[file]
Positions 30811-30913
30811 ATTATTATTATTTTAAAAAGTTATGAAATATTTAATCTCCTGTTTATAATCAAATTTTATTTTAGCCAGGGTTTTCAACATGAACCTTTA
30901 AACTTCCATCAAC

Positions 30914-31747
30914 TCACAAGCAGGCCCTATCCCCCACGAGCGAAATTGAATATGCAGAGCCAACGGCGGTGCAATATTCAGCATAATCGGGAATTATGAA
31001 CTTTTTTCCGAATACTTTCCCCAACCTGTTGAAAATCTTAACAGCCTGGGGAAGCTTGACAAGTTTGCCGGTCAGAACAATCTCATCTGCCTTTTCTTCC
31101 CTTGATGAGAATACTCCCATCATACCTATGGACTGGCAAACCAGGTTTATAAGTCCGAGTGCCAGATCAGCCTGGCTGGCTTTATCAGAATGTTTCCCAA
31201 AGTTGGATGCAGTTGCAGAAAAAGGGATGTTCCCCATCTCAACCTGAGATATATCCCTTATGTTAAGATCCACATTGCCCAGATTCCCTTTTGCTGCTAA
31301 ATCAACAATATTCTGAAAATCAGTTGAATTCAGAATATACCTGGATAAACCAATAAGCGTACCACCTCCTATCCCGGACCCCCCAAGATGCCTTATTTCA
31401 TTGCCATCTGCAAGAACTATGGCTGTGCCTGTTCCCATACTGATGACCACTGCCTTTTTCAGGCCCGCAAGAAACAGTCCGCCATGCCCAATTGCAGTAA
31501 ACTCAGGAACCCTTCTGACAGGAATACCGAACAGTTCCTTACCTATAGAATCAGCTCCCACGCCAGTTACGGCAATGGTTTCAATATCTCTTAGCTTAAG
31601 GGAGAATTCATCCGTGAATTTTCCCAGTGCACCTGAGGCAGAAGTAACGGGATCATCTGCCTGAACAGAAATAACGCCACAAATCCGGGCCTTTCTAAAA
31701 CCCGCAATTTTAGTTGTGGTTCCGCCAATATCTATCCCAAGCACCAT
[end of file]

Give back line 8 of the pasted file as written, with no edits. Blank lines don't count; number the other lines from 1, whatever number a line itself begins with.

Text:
31201 AGTTGGATGCAGTTGCAGAAAAAGGGATGTTCCCCATCTCAACCTGAGATATATCCCTTATGTTAAGATCCACATTGCCCAGATTCCCTTTTGCTGCTAA